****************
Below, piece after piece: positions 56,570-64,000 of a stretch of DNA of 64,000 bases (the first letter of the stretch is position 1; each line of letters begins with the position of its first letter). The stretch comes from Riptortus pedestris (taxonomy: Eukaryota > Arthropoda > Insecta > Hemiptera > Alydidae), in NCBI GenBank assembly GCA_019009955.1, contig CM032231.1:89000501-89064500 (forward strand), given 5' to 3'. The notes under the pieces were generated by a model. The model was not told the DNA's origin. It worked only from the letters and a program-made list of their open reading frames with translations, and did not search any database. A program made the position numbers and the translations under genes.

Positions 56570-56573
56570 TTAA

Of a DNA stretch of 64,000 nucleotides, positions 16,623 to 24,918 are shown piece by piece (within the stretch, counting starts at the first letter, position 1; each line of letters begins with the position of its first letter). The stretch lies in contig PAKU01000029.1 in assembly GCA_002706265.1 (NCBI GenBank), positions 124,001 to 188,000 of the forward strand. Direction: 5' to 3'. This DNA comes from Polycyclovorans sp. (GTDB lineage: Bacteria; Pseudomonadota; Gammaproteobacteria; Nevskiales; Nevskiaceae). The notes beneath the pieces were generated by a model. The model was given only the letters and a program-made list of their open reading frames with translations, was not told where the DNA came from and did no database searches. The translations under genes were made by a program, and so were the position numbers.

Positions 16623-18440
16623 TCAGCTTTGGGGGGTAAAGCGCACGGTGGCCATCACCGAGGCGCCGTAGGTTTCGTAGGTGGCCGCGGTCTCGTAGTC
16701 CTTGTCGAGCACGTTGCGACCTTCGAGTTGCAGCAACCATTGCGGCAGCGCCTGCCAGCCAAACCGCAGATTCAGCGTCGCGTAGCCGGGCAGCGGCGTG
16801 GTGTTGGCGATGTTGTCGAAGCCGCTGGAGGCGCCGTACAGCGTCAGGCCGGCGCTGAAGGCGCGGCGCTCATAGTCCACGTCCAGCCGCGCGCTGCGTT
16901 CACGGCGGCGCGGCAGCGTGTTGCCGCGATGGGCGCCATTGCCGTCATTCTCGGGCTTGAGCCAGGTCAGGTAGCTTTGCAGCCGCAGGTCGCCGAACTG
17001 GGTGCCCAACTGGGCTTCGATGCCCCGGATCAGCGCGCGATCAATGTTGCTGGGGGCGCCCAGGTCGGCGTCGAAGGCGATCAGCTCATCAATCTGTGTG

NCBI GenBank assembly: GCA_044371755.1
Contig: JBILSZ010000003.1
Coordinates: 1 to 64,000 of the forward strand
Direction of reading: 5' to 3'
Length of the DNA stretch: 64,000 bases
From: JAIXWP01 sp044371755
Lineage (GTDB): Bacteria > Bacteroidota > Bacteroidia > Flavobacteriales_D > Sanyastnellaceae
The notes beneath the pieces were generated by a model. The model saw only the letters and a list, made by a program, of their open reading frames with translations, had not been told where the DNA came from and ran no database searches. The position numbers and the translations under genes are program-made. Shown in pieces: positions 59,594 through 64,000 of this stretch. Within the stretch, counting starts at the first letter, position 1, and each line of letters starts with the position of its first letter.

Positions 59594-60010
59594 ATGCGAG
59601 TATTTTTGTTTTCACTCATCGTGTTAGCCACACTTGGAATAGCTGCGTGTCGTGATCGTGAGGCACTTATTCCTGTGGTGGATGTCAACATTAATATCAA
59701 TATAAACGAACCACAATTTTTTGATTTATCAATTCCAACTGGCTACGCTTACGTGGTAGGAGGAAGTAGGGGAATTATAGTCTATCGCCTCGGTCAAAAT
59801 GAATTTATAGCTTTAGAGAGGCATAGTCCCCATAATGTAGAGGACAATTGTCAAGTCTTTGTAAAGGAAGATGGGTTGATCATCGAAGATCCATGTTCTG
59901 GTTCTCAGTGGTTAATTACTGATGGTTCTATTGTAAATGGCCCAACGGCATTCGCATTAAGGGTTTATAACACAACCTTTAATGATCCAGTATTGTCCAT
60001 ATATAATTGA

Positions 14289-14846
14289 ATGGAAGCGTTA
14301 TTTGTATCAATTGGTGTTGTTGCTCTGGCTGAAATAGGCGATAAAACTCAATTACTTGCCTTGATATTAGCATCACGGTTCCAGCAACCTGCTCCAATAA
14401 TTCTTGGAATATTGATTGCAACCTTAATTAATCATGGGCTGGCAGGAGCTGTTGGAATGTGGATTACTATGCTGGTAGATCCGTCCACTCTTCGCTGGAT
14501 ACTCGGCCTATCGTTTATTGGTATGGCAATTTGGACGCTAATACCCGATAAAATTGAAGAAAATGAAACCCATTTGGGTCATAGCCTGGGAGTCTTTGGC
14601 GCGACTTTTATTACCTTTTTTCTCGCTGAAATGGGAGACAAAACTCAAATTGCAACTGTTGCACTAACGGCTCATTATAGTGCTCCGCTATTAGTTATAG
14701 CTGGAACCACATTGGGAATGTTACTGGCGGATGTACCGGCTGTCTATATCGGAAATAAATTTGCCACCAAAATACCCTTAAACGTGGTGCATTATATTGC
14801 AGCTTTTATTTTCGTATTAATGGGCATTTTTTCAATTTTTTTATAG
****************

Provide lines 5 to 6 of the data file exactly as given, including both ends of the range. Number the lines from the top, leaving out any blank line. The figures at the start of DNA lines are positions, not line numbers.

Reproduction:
Positions 16623-18440
16623 TCAGCTTTGGGGGGTAAAGCGCACGGTGGCCATCACCGAGGCGCCGTAGGTTTCGTAGGTGGCCGCGGTCTCGTAGTC